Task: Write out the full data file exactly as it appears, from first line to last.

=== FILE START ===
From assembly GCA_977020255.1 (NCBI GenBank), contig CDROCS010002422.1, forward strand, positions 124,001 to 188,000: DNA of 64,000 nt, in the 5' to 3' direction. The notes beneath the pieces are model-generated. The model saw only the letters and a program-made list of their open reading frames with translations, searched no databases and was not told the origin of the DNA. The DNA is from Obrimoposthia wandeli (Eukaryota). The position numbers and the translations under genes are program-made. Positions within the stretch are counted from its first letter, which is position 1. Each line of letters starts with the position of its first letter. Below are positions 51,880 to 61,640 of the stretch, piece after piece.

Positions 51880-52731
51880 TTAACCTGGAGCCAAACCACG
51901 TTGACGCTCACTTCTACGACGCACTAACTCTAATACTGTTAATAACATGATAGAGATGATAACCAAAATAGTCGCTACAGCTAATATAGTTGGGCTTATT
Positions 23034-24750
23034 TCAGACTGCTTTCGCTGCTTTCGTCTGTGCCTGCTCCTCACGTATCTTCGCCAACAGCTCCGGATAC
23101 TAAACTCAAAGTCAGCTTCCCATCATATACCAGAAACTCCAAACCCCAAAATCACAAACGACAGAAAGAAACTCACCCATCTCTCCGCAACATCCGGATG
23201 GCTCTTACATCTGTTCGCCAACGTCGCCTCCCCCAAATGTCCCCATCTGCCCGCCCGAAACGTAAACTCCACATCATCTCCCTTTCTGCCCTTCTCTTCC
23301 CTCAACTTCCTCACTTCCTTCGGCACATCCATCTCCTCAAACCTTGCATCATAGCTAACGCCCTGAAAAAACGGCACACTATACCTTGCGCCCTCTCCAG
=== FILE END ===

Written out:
From assembly GCA_977020255.1 (NCBI GenBank), contig CDROCS010002422.1, forward strand, positions 124,001 to 188,000: DNA of 64,000 nt, in the 5' to 3' direction. The notes beneath the pieces are model-generated. The model saw only the letters and a program-made list of their open reading frames with translations, searched no databases and was not told the origin of the DNA. The DNA is from Obrimoposthia wandeli (Eukaryota). The position numbers and the translations under genes are program-made. Positions within the stretch are counted from its first letter, which is position 1. Each line of letters starts with the position of its first letter. Below are positions 51,880 to 61,640 of the stretch, piece after piece.

Positions 51880-52731
51880 TTAACCTGGAGCCAAACCACG
51901 TTGACGCTCACTTCTACGACGCACTAACTCTAATACTGTTAATAACATGATAGAGATGATAACCAAAATAGTCGCTACAGCTAATATAGTTGGGCTTATT
Positions 23034-24750
23034 TCAGACTGCTTTCGCTGCTTTCGTCTGTGCCTGCTCCTCACGTATCTTCGCCAACAGCTCCGGATAC
23101 TAAACTCAAAGTCAGCTTCCCATCATATACCAGAAACTCCAAACCCCAAAATCACAAACGACAGAAAGAAACTCACCCATCTCTCCGCAACATCCGGATG
23201 GCTCTTACATCTGTTCGCCAACGTCGCCTCCCCCAAATGTCCCCATCTGCCCGCCCGAAACGTAAACTCCACATCATCTCCCTTTCTGCCCTTCTCTTCC
23301 CTCAACTTCCTCACTTCCTTCGGCACATCCATCTCCTCAAACCTTGCATCATAGCTAACGCCCTGAAAAAACGGCACACTATACCTTGCGCCCTCTCCAG